Most eukaryotic mRNAs accommodate alternative sites of poly(A) addition in the 3' untranslated region in order to regulate mRNA function. Here, we present a systematic analysis of 3' end formation factors, which revealed 3'UTR lengthening in response to a loss of the core machinery, whereas a loss of the Sen1 helicase resulted in shorter 3'UTRs. We show that the anti-cancer drug cordycepin, 3' deoxyadenosine, caused nucleotide accumulation and the usage of distal poly(A) sites. Mycophenolic acid, a drug which reduces GTP levels and impairs RNA polymerase II (RNAP II) transcription elongation, promoted the usage of proximal sites and reversed the effects of cordycepin on alternative polyadenylation. Moreover, cordycepin-mediated usage of distal sites was associated with a permissive chromatin template and was suppressed in the presence of an rpb1 mutation, which slows RNAP II elongation rate. We propose that alternative polyadenylation is governed by temporal coordination of RNAP II transcription and 3' end processing and controlled by the availability of 3' end factors, nucleotide levels and chromatin landscape.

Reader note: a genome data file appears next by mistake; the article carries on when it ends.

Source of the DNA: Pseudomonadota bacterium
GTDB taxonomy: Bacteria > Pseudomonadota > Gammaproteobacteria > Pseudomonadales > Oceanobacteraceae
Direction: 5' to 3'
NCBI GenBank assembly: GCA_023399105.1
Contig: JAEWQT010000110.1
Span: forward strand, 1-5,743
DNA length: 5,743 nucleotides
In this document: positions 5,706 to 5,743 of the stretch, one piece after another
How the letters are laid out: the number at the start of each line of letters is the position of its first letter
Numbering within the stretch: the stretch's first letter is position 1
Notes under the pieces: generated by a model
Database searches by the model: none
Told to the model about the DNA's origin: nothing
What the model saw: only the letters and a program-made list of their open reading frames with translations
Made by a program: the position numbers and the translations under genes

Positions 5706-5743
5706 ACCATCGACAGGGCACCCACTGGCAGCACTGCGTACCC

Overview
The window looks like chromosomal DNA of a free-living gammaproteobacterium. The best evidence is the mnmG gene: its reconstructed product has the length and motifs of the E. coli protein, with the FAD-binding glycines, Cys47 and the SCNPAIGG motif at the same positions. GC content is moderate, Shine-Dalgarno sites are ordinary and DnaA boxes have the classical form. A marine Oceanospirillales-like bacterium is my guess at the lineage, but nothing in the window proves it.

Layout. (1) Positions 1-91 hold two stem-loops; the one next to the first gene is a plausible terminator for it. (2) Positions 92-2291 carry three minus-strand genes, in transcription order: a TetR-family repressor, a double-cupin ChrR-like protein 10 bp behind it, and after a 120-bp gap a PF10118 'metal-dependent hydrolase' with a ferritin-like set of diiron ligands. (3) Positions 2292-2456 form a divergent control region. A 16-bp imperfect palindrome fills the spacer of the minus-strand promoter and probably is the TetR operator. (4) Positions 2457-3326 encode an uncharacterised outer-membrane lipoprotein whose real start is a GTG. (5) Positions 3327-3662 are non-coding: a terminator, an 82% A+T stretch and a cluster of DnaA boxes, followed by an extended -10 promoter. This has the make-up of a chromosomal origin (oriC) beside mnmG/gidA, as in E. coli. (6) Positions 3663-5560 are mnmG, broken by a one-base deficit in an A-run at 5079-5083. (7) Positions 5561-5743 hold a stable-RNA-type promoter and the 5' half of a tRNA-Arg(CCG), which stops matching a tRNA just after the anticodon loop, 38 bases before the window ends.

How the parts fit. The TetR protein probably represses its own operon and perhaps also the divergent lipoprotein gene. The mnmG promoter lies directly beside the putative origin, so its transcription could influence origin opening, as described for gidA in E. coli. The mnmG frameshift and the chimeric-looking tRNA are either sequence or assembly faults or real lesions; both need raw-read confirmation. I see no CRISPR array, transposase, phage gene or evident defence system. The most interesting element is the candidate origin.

Keywords: S. cerevisiae; Sen1; alternative polyadenylation; chromosomes; cleavage; cordycepin; gene expression; genetics; genomics; mycophenolic acid; polyadenylation; transcription elongation.
© 2021, Turner et al.